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close this bookLaw in Humanitarian Crises, Volume II : Access to Victims: Right to Intervene or Right to Receive Humanitarian Assistance? (ECHO)
close this folderAnnex
View the document(introduction...)
View the documentAnnex 6 - State Practice on Intervention
View the documentAnnex 7 - Charter of the United Nations (excerpts)
View the documentAnnex 8 - Maastricht Treaty (excerpts)
View the documentAnnex 9 - Convention on the Prevention and Punishment of the Crime of Genocide
View the documentAnnex 10 - EP Resolution A3-0227/94
View the documentAnnex 11 - Cannes European Council, 26 and 27 June 1995 Presidency Conclusions (excerpts)
View the documentAnnex 12 - CSCE - Budapest Document 1994 (excerpts)
View the documentAnnex 13 - Lisbon Declaration (excerpts)
View the documentAnnex 14 - Progress Report of the Secretary-General on the United Nations Assistance Mission for Rwanda
View the documentNotes on the Contributors
View the documentAbbreviations

Annex 10 - EP Resolution A3-0227/94

Official Journal of European Communities No C 128/225, A3-0227/94

Resolution on the right of humanitarian intervention A3-0227/94

The European Parliament,

- having regard to the motion for a resolution by Mr.Cano Pinto on behalf of the Socialist Group on the right of a state to noninterference in its internal affairs (B3-0494/90),

- having regard to its earlier resolutions on the subject,

- having regard to the outcome of the hearing on the right of humanitarian intervention held in the European Parliament on 25 January 1994,

- having regard to its resolution of 8 February 1994 on the role of the Union within the UN and the problems of reforming the UN,

- having regard to Rule 45 of its Rules of Procedure,

- having regard to the report of the Committee on Foreign Affairs and Security ant the opinion of the Committee on Legal Affairs and Citizens' Rights (A3-0227/94),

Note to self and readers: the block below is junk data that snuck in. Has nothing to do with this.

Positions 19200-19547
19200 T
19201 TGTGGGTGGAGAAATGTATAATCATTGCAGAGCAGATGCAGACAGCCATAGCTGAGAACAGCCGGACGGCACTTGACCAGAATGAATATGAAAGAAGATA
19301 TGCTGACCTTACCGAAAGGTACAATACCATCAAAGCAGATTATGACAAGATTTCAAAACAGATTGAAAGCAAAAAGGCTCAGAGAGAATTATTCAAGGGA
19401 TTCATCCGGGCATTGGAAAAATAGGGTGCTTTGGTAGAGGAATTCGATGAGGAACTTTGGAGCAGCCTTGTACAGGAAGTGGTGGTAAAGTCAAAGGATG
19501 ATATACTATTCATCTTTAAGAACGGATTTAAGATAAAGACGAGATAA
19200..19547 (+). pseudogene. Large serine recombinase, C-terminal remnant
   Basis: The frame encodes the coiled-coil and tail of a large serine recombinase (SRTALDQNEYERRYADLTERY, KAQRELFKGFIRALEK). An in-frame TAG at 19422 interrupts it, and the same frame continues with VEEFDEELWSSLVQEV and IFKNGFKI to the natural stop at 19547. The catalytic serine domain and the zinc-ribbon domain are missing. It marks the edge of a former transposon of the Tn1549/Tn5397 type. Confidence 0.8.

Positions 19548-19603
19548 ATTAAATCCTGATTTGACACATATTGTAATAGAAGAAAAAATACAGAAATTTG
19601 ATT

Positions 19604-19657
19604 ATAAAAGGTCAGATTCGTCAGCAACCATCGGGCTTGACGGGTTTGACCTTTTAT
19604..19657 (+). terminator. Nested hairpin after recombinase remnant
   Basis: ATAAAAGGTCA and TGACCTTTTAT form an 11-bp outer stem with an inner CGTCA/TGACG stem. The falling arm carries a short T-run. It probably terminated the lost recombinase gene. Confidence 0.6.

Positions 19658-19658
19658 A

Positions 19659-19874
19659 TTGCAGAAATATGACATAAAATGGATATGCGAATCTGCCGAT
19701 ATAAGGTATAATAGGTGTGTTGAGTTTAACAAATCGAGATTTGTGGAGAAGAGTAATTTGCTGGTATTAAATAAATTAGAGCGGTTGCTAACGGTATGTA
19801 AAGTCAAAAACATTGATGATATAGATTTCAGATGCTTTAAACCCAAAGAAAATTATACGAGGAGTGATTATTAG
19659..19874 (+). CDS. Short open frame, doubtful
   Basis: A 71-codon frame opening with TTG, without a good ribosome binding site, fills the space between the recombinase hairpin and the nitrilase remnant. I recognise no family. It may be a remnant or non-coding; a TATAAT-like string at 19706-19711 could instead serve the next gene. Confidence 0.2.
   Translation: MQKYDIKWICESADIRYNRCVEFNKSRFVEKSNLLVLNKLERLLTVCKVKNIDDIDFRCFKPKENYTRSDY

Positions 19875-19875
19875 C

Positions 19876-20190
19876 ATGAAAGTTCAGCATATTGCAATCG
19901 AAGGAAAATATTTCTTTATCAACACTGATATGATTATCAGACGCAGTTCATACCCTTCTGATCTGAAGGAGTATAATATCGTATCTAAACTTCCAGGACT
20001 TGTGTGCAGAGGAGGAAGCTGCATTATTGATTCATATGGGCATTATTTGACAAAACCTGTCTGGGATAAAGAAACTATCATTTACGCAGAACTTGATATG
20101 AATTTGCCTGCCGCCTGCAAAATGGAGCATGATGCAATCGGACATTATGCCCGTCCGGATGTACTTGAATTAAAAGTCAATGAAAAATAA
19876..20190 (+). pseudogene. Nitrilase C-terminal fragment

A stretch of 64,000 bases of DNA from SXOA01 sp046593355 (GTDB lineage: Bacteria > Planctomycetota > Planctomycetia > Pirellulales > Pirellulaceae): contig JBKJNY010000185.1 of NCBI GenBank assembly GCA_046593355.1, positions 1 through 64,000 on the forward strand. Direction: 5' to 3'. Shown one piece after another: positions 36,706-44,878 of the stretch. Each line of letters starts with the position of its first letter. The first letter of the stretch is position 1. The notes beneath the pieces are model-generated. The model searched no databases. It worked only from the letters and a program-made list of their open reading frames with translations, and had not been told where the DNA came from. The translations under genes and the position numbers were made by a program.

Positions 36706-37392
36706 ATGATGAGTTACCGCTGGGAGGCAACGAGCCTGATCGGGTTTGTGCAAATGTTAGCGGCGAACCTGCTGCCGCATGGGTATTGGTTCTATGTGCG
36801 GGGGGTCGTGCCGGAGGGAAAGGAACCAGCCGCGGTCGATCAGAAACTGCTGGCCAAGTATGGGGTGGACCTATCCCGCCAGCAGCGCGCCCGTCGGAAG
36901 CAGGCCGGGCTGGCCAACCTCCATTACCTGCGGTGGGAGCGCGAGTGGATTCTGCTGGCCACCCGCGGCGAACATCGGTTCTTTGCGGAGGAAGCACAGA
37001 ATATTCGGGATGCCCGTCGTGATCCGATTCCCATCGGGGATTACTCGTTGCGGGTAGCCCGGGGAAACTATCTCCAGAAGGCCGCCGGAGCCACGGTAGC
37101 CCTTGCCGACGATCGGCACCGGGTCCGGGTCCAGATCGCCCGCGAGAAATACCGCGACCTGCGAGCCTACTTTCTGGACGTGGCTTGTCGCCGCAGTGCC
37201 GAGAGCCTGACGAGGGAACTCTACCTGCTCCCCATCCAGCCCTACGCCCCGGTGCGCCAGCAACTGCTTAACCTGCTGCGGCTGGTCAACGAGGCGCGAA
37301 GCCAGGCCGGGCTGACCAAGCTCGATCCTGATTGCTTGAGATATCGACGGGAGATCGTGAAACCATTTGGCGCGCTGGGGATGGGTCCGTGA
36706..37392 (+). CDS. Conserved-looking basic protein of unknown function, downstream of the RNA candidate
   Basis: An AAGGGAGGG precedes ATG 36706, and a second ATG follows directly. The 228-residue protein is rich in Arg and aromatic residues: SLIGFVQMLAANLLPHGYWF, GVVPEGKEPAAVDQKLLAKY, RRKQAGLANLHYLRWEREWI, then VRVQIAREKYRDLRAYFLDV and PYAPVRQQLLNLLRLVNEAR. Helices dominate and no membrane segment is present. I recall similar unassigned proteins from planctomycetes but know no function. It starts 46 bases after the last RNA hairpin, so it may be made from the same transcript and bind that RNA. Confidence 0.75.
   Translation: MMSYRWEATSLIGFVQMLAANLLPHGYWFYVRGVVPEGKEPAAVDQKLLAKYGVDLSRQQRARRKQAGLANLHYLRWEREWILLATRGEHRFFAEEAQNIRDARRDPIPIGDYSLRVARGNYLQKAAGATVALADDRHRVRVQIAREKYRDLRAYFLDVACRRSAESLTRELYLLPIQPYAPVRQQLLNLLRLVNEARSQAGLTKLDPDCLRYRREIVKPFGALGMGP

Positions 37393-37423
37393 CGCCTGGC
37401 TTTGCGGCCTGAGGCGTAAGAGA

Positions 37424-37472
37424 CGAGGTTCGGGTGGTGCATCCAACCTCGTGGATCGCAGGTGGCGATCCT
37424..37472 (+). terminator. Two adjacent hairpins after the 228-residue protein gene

A. whereas the situation in the world after the Cold War is characterized by a degree of uncertainty which may represent a greater danger to stability and a greater risk of armed conflict than the situation prior to 1989,

B. having regard to the risk, both within and outside Europe, of interethnic conflicts spreading and taking on international dimensions, thus constituting a threat to international peace and security,

C. whereas old and new conflicts, fuelled by ethnic differences, resurgent nationalism and historically conditioned distrust, can no longer be kept in check by the involvement of the superpowers,

D. whereas the repercussions of armed conflicts on innocent civilian populations are a constantly increasing cause for concern,

E. noting with concern that the number of armed conflicts taking place at any one time in the world has grown from approximately 35 during the Cold War to approximately 60 at present, and that, as a result, the need for humanitarian aid and intervention has greatly increased and public opinion in democratic countries is calling for a major commitment to solidarity,

F. whereas one of the most serious consequences of the numerous conflicts is the large number of refugees and all associated problems,

G. whereas the 'usefulness' of the United Nations for resolving conflicts and keeping or restoring international peace and security has grown and altered with the disappearance of the East-West conflict,

H. whereas, demands are being made with increasing frequency on the United Nations Organization, which is in danger of being overburdened; recalling is aforementioned resolution of 8 February 1994, which stressed the need to reform and strengthen the UN and to achieve greater specialization and decentralization of its interventions through UN regional organizations,

I. whereas international law has traditionally followed the principle of non-interference in the internal affairs of a sovereign state; whereas, however, the traditional justification of national sovereignty for giving carte blanche to all internal abuses is no longer acceptable,

J. whereas it is generally accepted that human rights, as defined in the Universal Declaration of human rights and the UN International Conventions on civil and political rights and economic and cultural rights, are universal, and whereas important international documents such as the Helsinki Final Act and the Fourth Lomonvention include provisions according to which the human rights situation in a country does not form part of its internal affairs,

K. aware of the valuable role played by non-governmental organizations in the protection of human rights and in providing assistance in emergency situations,

L. having regard to the need for a political stance to be taken as regards the admissibility of humanitarian intervention.

1. Defines the concept of humanitarian intervention as the protection, including the threat or use of force, by a state or group of states of the basic human rights of persons who are subjects of and/or resident in another state;

2. Considers that current international law does not necessarily represent an obstacle to the recognition of the right of humanitarian intervention;